Caring for a Parent with Multi-infarct Dementia

MCC5

Meet: Leah

Caregiver Connection: Leah is a pharmacist and a writer who, together with her sister, had to help their mom decide what to do when multi-infarct dementia quickly changed their mother’s abilities to care for herself.
Blog: Point to Jesus

God’s Care in the Caregiving

It hit us out of the blue—only it didn’t, really. We just were not looking for the signs.

Multi-infarct Dementia. Why? How? What do we do with this?

In January, my Mother lived independently, driving, shopping, going to church and Bible study, and having lunch with her girlfriends. By the end of March, she couldn’t figure out how to turn her television off or answer her telephone. By the middle of April, it was obvious she could no longer live alone. She needed more care than my sister or I could give her.

Today, six months later, her world has narrowed to her lovely room at the assisted living facility, the staff that cares for her, and her family. Honestly, sometimes I still cannot fathom how we got to this point. I leave many of my visits with Mother feeling shell-shocked by the entire thing.

Because I am a pharmacist, I am Mother’s medical caregiver. My sister, the accountant, takes care of Mother’s finances. Together we seek to do what is best for our beloved Mother. In spite of the tidal wave of emotions that go along with a catastrophic diagnosis—in spite of the feeling of heartbreak—WE ARE BLESSED.

Every day we seek to focus on how the Lord has walked with us, and ministered to us, in the middle of our life-altering circumstance. May I share just a few of the ways we have seen Him work in the past few months?

• The initial diagnosis was prompted by a fall and a night in the floor, because Mother couldn’t figure out how to use her telephone to call me. There were NO BROKEN BONES! Thank you, Jesus.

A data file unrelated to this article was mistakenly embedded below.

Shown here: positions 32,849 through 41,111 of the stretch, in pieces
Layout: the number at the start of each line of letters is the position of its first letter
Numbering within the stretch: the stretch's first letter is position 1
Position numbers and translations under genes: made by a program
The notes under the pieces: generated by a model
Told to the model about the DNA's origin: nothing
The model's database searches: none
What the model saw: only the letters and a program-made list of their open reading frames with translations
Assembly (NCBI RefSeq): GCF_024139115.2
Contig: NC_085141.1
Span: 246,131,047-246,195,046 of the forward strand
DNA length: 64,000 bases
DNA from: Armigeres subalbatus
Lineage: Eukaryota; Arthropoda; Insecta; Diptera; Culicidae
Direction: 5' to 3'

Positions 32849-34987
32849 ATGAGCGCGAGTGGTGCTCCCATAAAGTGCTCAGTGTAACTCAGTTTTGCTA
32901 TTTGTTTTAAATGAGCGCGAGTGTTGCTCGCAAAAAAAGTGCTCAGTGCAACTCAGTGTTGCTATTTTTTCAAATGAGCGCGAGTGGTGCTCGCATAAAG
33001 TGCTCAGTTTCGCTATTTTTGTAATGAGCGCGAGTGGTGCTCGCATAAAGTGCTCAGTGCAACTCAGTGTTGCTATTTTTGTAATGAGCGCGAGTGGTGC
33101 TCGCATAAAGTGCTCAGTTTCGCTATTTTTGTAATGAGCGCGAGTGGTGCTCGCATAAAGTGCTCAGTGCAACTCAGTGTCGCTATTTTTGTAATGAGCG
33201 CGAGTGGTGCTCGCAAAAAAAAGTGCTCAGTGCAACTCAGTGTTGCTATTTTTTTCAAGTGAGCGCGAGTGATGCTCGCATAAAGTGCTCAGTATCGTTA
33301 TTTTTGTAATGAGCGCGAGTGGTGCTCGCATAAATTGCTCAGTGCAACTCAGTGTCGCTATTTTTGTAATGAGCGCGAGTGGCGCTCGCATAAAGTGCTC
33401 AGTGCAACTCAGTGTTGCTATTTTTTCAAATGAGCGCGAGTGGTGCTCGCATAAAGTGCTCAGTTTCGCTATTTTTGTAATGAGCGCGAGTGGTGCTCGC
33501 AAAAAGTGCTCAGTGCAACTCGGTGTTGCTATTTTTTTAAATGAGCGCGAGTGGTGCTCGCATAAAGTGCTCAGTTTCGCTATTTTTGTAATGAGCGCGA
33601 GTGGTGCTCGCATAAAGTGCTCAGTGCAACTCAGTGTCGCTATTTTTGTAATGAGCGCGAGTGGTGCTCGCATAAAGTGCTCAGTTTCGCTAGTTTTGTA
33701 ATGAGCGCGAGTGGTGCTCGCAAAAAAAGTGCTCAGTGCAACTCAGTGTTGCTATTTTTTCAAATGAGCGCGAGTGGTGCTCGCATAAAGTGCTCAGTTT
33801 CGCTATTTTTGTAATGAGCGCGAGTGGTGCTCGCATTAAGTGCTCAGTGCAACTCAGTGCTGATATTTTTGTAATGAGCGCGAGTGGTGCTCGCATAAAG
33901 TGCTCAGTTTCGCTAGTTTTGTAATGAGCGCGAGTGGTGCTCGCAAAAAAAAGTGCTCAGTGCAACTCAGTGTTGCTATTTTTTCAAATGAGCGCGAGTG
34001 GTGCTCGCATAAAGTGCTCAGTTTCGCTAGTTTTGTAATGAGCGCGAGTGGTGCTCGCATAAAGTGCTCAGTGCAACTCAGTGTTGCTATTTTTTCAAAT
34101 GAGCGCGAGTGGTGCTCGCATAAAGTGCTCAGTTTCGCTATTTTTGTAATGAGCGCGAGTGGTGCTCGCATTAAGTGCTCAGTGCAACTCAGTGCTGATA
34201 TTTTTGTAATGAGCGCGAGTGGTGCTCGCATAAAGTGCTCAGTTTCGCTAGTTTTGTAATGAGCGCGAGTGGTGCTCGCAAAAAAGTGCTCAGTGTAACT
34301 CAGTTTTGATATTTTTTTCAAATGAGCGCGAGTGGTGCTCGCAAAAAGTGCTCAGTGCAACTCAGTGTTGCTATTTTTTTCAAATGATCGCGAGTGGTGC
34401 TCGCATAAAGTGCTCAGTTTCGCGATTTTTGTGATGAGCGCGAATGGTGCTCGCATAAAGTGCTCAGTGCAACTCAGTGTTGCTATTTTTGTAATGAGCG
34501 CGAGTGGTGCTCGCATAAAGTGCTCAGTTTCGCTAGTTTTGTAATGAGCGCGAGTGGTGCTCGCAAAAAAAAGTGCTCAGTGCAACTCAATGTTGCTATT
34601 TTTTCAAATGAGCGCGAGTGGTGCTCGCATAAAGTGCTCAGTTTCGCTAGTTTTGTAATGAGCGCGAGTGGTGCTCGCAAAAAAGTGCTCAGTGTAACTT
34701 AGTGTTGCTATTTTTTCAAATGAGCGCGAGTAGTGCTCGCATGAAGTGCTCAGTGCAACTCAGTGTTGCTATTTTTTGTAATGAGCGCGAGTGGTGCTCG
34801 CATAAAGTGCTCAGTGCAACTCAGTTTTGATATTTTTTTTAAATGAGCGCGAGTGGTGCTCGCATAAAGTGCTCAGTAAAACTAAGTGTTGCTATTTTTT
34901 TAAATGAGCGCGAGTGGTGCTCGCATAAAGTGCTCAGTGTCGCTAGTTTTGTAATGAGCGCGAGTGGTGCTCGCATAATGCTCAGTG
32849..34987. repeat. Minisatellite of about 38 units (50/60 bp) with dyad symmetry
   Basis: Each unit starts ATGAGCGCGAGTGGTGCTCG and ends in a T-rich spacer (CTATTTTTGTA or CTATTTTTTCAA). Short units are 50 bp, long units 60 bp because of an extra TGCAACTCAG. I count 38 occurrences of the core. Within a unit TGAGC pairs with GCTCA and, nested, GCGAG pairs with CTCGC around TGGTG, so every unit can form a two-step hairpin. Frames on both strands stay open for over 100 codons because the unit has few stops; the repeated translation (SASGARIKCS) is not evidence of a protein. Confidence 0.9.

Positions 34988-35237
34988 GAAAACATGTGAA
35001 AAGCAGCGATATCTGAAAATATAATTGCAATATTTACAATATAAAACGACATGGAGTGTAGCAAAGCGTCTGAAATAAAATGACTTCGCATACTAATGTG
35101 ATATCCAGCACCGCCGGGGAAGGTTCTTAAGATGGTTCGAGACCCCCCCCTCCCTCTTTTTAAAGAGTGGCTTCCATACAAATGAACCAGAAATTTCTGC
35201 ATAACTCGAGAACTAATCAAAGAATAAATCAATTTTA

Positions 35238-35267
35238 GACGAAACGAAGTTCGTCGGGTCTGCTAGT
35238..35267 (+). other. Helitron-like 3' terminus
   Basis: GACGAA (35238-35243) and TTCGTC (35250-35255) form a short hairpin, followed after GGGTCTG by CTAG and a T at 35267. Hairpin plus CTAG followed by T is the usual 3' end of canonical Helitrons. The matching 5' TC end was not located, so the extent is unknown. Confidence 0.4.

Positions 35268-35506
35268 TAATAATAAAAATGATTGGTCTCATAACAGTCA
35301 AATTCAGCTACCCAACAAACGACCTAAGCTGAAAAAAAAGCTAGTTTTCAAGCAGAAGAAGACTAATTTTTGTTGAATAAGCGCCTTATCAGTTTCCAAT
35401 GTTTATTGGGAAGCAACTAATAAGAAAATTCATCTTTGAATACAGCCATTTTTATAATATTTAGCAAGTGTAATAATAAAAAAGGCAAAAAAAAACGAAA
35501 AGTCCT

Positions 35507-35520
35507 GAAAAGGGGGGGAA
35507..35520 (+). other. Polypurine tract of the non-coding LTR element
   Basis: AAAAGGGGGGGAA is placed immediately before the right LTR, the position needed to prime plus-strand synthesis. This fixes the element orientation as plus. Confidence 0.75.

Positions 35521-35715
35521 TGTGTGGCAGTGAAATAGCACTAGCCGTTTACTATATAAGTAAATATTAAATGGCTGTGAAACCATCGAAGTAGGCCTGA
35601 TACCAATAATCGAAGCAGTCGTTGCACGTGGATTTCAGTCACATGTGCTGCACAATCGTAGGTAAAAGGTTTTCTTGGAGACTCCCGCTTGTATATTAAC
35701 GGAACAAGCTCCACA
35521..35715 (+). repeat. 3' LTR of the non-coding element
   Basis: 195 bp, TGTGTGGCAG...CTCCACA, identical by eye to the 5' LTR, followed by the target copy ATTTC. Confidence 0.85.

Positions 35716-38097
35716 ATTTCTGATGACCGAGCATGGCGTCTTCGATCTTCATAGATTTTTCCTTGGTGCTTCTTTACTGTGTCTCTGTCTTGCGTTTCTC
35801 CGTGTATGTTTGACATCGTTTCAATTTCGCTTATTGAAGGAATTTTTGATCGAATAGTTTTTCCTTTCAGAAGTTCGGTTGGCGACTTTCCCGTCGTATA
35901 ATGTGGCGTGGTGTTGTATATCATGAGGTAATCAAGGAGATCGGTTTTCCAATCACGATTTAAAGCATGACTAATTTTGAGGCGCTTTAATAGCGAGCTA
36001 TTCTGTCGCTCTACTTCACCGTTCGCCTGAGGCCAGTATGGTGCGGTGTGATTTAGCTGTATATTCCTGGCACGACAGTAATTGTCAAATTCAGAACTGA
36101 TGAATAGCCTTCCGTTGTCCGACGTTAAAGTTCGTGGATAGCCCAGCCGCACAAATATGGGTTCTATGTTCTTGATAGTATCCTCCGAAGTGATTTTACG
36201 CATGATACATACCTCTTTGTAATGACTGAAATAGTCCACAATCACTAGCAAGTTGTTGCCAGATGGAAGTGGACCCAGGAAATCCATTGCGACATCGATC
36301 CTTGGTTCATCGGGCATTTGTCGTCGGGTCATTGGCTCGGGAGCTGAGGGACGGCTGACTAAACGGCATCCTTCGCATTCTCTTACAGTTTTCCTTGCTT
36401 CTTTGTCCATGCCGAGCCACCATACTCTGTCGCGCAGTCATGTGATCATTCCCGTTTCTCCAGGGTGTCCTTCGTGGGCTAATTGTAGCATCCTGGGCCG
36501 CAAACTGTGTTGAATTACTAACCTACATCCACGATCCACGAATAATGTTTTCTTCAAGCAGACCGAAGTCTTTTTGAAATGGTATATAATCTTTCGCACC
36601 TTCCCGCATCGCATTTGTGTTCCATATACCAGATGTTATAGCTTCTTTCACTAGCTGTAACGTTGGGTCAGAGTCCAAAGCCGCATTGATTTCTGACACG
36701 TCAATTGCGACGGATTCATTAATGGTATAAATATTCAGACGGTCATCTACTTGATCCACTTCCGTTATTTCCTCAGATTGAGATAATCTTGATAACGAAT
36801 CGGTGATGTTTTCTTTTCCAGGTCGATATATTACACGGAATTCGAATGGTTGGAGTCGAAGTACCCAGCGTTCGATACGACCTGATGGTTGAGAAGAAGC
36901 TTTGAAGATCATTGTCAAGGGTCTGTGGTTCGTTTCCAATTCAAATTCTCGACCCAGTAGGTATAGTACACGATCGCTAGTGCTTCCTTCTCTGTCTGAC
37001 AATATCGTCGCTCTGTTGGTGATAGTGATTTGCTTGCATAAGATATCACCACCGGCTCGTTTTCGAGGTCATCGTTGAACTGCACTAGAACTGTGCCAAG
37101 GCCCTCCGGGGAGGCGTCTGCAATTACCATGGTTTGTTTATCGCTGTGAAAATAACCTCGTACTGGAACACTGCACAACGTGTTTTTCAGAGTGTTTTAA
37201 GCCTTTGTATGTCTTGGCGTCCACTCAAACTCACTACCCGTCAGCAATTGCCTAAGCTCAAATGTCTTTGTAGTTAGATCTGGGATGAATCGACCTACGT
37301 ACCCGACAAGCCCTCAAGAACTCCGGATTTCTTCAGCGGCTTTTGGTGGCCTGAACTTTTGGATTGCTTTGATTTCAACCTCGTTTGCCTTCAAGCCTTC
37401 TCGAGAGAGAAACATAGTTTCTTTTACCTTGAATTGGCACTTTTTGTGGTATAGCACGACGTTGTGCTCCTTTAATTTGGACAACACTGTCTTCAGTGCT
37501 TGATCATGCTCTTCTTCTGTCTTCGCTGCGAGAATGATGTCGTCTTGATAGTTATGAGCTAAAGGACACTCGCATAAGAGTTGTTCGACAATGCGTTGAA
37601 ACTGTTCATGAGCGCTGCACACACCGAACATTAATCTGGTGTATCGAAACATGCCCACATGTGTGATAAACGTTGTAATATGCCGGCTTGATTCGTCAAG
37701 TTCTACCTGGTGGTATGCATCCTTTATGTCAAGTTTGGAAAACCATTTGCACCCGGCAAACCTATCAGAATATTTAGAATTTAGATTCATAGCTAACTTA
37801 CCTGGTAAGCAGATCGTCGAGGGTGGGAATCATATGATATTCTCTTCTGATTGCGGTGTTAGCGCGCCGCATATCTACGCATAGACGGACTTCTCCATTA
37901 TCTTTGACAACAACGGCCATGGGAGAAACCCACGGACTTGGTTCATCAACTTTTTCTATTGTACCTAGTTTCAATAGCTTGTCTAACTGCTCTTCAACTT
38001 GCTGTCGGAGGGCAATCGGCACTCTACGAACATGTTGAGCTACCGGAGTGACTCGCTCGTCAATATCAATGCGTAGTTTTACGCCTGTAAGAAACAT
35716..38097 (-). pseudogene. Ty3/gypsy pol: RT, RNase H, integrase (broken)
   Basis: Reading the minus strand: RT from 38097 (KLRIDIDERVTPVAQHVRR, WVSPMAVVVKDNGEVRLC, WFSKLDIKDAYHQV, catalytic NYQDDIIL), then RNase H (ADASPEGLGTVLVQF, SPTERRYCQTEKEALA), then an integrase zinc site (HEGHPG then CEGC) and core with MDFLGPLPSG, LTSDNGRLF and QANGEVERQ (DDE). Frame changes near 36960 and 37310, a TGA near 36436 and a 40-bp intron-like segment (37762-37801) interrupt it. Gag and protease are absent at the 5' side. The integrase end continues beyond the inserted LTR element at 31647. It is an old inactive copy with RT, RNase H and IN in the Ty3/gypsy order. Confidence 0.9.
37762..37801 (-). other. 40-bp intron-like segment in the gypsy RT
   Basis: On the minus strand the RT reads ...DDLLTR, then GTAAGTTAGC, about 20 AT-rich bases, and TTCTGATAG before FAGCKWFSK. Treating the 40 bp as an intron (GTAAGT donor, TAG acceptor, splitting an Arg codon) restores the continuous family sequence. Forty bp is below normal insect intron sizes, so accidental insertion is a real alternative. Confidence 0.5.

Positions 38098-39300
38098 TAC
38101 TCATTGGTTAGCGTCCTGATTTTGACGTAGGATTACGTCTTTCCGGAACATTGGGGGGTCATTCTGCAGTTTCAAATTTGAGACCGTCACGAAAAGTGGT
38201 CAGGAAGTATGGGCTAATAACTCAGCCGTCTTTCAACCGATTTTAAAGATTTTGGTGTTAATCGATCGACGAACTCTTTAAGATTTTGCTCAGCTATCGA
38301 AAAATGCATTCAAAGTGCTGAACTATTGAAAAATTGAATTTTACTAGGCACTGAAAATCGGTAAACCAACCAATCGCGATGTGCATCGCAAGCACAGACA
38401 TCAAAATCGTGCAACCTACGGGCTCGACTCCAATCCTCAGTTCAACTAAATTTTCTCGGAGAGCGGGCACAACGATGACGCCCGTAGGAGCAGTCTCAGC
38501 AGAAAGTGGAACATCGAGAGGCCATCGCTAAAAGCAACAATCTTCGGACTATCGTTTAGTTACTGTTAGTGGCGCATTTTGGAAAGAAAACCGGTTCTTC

• When we got to the emergency room after the fall, the ER was empty, and for a couple of hours we had the full attention of the best ER physician in north Georgia.
• In those hours surrounding her diagnosis, I began to pray that the Lord would prepare Mother’s heart for whatever had to come. In the coming days, Mother made the decision to stop driving, and to move to assisted living. God surely prepared her heart for those changes.
• When we began searching for an assisted living facility, a lovely room opened up in the facility that was our first choice. Mother loves her room. On the first day we visited the facility, we walked in the door and Mother recognized one of the staff members. What a blessing it was to know someone who worked there! In addition, the facility is owned by a sweet couple who attend church with us.
• Thus far, Mom has retained her sweet disposition. She is cooperative and rarely complains.
• The staff at the facility loves the residents, and treats them like they were family members. Mom is happy and content there. A definite blessing.

I do not take any of these blessings for granted, but give full praise to God. I recognize that many families do not have an easy path with a family member with dementia. My heart breaks for them.

We have learned, once again, what it means to look for the presence of Jesus and praise Him in the storm. We did it from 2002-2004 when my daddy was diagnosed with cancer, and subsequently passed away. We found God to be ridiculously faithful in the midst of those months of trial. We have found Him to be no less faithful in this trial.

My prayer, sweet #caregiving friend, is that you, too, look for Him in the midst of your storm, and find that He is right beside you, faithfully caring for you and your loved one. Click To Tweet 

#Caregiver, look for Him in the storm-he's caring for you and your loved one. http://wp.me/p2UZoK-yB via @blestbutstrest #dementia

Leah’s sister and mom share a moment with Leah.

Anita currently teaches English to 7th-12th graders. She describes herself as a 'recovering cancer caregiver' who gives thanks daily that her husband has been cancer-free for ten years.

Please note: We reserve the right to delete comments that are offensive or off-topic.